Originally Posted by bystander
I'd recommend looking at mostly used boats that are in the 8'-9' range. This sport has a high turn over rate for new comers. Save yourself some money early on, when you have no idea what type of boat you'll like best. After you develop your skills, you'll have a much better idea on more specific types of boats you will prefer.
This, x-1,000,000. I've been into kayaking for 22 years and this advice has never changed. Your first boat should be purchased used, cheap, and as soon as possible. Budget $300. You can often find them with sprayskirts included.
This is not the time to look at new kayak websites or shop in stores. Hit Craigslist, FB marketplace, or the for-sale board at your local college. It's summer. Buy a boat and get on the water.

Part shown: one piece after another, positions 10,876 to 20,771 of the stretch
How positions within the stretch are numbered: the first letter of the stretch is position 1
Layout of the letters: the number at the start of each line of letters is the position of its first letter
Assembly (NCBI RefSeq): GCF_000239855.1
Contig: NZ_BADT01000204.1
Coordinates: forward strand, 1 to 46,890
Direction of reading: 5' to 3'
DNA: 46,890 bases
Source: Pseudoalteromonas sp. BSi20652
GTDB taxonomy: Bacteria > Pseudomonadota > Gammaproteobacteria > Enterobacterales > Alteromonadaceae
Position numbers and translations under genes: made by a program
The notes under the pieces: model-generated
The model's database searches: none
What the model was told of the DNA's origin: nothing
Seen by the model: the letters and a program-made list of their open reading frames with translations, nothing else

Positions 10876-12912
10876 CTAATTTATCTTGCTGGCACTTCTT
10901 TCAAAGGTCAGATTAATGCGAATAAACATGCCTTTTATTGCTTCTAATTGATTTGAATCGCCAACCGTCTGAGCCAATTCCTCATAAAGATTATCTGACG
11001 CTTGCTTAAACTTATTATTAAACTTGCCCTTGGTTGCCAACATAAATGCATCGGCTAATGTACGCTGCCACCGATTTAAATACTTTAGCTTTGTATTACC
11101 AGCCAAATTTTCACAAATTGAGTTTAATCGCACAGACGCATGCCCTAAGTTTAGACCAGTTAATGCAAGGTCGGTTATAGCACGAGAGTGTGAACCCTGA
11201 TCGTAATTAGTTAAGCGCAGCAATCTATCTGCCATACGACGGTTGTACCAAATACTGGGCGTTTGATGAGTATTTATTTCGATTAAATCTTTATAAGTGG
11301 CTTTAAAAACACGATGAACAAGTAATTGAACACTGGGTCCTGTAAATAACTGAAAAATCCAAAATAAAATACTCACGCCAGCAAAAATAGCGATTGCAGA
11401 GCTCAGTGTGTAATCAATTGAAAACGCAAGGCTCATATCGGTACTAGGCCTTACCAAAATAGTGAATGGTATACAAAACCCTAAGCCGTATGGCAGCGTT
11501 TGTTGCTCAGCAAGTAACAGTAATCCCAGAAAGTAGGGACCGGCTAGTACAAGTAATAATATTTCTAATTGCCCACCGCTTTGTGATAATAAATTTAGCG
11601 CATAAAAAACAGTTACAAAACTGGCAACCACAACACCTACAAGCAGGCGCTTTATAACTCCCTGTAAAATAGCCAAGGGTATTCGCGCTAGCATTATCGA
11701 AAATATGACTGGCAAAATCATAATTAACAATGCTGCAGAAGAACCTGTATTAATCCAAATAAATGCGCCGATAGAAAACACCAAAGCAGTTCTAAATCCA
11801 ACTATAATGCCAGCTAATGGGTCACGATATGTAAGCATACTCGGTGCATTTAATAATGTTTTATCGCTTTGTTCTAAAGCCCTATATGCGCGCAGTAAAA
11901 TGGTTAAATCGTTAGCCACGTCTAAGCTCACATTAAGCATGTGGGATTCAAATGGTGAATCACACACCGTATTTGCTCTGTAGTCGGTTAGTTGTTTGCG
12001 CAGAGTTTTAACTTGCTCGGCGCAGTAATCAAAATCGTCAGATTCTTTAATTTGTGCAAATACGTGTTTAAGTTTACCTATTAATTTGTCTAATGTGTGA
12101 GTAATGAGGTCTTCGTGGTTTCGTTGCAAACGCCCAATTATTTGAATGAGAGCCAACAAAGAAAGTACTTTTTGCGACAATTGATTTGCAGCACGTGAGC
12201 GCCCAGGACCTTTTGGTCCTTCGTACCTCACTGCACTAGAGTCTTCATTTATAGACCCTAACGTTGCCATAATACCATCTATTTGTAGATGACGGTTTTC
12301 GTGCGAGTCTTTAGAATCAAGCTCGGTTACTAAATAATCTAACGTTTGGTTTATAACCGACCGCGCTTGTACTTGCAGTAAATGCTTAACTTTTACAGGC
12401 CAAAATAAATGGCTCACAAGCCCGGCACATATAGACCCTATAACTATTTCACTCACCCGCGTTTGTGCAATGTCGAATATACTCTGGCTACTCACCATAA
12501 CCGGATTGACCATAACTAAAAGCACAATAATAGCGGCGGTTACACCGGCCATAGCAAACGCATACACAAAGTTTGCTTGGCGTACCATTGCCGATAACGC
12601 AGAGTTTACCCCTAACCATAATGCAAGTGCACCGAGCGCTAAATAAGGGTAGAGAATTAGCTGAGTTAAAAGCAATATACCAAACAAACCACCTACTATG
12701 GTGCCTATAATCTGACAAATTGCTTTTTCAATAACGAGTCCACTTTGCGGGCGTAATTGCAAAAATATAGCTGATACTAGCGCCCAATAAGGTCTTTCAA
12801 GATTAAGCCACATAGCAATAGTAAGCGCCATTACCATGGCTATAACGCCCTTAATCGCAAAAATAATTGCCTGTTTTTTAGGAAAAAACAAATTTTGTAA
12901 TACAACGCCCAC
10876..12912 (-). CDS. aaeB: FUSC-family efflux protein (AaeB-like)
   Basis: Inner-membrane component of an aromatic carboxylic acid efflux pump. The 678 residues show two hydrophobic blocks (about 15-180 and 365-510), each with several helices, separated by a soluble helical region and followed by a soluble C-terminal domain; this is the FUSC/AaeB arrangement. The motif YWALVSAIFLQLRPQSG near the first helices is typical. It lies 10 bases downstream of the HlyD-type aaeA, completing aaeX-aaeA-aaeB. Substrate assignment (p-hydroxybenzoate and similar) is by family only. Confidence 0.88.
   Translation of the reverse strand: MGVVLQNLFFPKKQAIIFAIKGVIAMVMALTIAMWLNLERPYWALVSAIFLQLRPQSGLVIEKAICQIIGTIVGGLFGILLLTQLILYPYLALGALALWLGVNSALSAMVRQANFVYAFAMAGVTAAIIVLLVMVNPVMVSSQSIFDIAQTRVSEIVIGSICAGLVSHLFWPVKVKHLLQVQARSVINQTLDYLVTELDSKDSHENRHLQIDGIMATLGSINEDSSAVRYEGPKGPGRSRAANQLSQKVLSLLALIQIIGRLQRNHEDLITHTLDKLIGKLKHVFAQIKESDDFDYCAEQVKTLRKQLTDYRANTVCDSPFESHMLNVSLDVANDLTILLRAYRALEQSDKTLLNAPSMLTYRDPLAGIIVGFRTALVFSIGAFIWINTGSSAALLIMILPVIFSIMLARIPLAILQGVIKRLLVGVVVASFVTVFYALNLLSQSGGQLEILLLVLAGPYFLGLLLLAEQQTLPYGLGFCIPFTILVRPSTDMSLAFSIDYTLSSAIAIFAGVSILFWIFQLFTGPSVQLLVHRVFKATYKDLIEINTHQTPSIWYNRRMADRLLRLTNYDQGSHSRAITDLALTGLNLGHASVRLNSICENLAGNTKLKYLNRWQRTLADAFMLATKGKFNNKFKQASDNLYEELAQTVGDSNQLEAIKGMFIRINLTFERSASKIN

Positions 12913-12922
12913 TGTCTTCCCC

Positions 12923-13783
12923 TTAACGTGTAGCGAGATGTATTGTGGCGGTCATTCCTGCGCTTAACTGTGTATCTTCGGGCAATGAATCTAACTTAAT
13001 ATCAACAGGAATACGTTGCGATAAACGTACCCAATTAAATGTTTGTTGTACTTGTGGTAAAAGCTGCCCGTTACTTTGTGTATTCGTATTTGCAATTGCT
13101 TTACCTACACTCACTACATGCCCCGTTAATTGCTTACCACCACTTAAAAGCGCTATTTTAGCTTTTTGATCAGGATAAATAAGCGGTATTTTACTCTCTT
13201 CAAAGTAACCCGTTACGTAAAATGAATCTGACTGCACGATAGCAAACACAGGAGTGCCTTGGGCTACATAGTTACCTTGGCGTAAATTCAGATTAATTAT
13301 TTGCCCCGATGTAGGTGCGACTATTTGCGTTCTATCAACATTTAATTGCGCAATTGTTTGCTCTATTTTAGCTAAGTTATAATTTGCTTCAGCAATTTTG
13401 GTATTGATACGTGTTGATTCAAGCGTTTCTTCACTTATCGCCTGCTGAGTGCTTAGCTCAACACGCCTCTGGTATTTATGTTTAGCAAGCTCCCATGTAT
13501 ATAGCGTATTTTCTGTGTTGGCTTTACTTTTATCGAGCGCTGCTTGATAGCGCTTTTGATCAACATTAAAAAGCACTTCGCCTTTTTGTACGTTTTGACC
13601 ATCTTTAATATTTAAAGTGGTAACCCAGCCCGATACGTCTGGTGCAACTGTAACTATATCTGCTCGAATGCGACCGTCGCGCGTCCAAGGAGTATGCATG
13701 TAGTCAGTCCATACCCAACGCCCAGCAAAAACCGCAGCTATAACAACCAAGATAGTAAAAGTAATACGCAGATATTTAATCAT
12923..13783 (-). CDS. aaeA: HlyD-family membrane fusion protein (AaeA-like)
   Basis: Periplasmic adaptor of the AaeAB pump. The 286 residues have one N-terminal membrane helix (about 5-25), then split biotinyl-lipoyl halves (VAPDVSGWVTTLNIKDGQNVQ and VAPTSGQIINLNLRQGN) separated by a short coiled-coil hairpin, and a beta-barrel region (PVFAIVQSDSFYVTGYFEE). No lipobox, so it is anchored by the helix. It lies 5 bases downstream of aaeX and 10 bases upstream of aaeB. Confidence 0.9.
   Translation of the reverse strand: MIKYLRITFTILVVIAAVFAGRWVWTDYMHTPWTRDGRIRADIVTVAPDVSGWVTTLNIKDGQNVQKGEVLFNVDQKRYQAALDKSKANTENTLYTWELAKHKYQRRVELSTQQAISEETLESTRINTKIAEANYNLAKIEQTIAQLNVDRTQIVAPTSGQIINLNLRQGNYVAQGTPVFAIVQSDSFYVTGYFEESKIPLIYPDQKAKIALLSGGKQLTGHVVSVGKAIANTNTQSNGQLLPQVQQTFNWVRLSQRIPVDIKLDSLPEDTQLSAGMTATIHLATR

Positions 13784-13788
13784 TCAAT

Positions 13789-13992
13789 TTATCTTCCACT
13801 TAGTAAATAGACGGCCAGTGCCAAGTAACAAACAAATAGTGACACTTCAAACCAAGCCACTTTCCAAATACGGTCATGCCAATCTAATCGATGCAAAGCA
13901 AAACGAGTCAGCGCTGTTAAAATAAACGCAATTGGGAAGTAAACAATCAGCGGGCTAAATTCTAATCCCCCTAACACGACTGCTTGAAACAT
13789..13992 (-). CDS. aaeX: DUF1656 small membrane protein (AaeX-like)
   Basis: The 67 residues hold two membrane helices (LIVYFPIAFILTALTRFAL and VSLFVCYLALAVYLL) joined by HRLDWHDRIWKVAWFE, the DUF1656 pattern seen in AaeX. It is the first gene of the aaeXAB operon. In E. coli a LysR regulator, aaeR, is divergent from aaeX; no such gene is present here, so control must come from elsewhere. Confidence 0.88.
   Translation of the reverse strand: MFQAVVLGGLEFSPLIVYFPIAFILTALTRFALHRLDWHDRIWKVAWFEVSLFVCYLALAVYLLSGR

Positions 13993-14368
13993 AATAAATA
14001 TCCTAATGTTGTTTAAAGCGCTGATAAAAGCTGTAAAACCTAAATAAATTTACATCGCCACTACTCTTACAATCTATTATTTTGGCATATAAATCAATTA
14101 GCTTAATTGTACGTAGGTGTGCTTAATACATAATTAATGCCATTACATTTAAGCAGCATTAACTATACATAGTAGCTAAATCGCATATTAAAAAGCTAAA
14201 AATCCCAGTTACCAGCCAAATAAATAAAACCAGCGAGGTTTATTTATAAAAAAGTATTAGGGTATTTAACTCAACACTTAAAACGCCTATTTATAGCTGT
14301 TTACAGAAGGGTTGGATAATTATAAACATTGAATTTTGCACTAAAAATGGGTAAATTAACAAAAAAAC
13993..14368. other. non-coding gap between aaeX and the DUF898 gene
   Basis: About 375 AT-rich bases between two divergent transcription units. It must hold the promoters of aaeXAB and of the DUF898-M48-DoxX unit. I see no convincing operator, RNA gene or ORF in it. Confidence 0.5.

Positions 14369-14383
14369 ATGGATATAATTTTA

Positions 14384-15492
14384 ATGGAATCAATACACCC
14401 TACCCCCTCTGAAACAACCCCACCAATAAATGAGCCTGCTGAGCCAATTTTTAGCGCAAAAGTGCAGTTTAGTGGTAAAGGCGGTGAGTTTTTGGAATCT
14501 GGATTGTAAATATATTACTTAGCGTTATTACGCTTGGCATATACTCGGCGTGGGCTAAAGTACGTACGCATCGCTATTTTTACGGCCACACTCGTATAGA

Find some nearby flat water and get your butt in your kayak and spend as many hours as possible simply farting around. Learn to edge the boat, feel paddle strokes.
Watch some videos on good forward brace and sweep stroke fundamentals.
Get to the local pool or find a friend to teach you to roll. The sooner you learn how to roll, the sooner you will push yourself to work on edging and boat control--because you know you can roll back up if you flip.
Find a solid crew and get on some friendly Class II/III whitewater and learn to read water. Dress to swim. Bring beer. Enjoy the river.
Next winter, shop for more specific boats.